We can only guess as to how these hunts were conducted or how many hunters took part in the actual chase. We know these people would chase bison and other herd animal over cliffs to obtain meat, but in this part of the country there are no cliffs to stampede them over.

Other methods had to have been used to corner the prey. Here, the swamps and bogs seem to have served this purpose. Perhaps ten or more hunters cast spears at the same animal as this would explain the large number of points found, but this is mere speculation. Whatever the reason, these spots exist and are a projectile point collector’s dream.

All finds from the same kill zone.

Very few actual "arrowheads" are found in the kill zone
Very few actual "arrowheads" are found in the kill zone
More arrowheads
More arrowheads
These are spear points, most two inches or bigger
These are spear points, most two inches or bigger
Even more points
Even more points
Thousands of years of hunting in the same kill zone as evidenced by these points
Thousands of years of hunting in the same kill zone as evidenced by these points

Weapons and tactics used by the ancient hunters

Some actual arrowheads are found but bows weren’t in use until relatively late in the Native American time line.   For the most part, spear points make up the bulk of the artifacts collectors find in these kill zones.  When humans first arrived in North America they had perfected the atlatl.  For this time in history the spear, powered by the atlatl, was the top-of-the-line weapon of choice.  This marvelous object enabled a hunter to impel his spear with several times the force of a hand launched projectile.  

This short stick acted as an extension of the throwing arm by hooking onto the rear of the spear shaft to give added power to the throw.  A strap on the throwing end prevented the atlatl from being thrown with the spear.  Sometimes ornate stones would be used for added weight and force.  In some cases these are butterfly shaped and are highly prized by collectors.  

During extreme droughts creeks and rivers are prime spots  for projectile collectors.  Again, sources of water for man and beast.  This depends on the type of terrain and soil in the area as erosion can change the topography over a period of centuries.  What is now a valley was once a shallow depression in which a small creek flowed.  Every time it rains a small bit of soil washes a little further down the slope.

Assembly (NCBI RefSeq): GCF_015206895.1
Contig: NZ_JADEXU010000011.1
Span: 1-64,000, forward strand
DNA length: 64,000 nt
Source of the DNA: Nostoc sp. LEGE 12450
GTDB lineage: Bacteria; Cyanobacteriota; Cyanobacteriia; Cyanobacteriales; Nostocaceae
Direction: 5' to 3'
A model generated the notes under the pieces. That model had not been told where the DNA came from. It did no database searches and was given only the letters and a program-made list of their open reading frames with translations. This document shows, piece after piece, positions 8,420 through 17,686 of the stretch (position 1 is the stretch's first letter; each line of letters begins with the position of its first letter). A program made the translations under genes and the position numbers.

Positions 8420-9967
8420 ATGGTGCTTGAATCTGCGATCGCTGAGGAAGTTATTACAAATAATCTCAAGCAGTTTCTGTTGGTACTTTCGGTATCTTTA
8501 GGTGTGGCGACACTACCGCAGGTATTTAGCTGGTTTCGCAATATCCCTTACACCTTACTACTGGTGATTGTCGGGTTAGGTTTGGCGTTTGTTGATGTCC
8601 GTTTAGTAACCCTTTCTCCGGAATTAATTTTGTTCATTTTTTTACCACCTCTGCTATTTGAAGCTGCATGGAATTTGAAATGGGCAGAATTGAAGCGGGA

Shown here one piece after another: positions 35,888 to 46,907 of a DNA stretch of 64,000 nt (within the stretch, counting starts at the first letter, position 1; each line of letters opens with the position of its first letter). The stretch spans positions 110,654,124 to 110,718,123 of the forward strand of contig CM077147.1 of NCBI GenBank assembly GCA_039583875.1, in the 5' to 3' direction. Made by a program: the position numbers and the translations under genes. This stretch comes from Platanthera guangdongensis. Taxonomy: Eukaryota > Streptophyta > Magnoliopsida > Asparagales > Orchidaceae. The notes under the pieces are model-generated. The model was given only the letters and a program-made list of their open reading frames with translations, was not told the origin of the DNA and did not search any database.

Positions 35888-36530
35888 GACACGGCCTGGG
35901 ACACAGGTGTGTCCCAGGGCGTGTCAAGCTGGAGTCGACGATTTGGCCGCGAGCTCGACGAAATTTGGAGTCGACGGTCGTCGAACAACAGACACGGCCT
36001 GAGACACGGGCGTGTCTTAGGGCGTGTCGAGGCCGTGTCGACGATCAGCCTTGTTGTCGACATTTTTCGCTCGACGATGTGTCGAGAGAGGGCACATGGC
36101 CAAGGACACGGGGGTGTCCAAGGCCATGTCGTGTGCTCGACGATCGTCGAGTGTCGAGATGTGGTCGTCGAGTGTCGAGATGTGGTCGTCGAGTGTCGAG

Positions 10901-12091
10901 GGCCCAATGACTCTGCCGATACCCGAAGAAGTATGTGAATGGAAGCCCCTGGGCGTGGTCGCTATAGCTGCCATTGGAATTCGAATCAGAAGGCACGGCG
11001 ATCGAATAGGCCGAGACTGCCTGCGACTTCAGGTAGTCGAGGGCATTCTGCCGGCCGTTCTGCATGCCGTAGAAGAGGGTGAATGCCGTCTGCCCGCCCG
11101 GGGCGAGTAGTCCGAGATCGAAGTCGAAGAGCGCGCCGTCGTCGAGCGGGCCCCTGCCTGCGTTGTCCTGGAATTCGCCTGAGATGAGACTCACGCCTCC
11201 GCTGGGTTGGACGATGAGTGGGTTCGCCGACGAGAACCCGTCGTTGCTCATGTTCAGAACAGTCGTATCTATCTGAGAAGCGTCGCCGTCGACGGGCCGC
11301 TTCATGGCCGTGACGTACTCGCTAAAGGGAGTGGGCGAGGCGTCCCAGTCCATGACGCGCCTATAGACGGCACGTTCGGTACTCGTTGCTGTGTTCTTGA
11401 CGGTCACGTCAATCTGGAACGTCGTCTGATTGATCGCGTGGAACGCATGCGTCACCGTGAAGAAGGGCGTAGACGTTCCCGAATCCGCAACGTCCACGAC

It is important to think about how the land looked thousands of years ago.  In this area the once vast swamplands have been drained for farmland so very little erosion has taken place.  The highland on the edge of these ancient mires seem to be a good place to search for points, especially when the land abruptly falls away toward a creek or river.  In these places a person can accidentally find several exquisite points in a day while working in the fields.

Try to visualize how the land may have looked centuries before.  The valleys were not as deep then as the soil hadn’t washed downhill into the streams and eventually to a river.  The swamps were deeper too as silt and peat would not have accumulated on the bottom of the shallow sinks.  Even the springs were not as eroded as they are today.  By visualizing these important features you can get an idea of dry land  areas used for hunting or ambushing  the giant animals.  This will often give you an idea of the best place to look for projectile points.  The topography of the area dictates the most used hunting locations.

In the spring when the fields are harrowed and plowed an airplane ride helps to locate prime artifact hunting grounds.  One can see where the ancient swamps once existed by the dark color of the soil.  From above, it is possible to tell where the animal trails followed the high ground, weaving in and out among the wet areas.  The object is to find an elevated field with several openings leading to it.  By cutting off these entrances and exits the hunters could trap the animals inside for a more productive hunt.  The odds for finding good points in such a spot are greatly increased .

These same areas were also used for campsites as evidenced by the pottery shards and grinding stones found.  Again, these objects come from a later time when the giant Pleistocene animals no longer existed.  It shows that this land remained a prime hunting spot for centuries until the land was cleared and settled.  Modern hunters still use these spots to find their quarry as their ancestors did eons ago.  We still use lessons learned from those amazing people, lessons learned well because obtaining food was a life or death ritual for these ancient folk.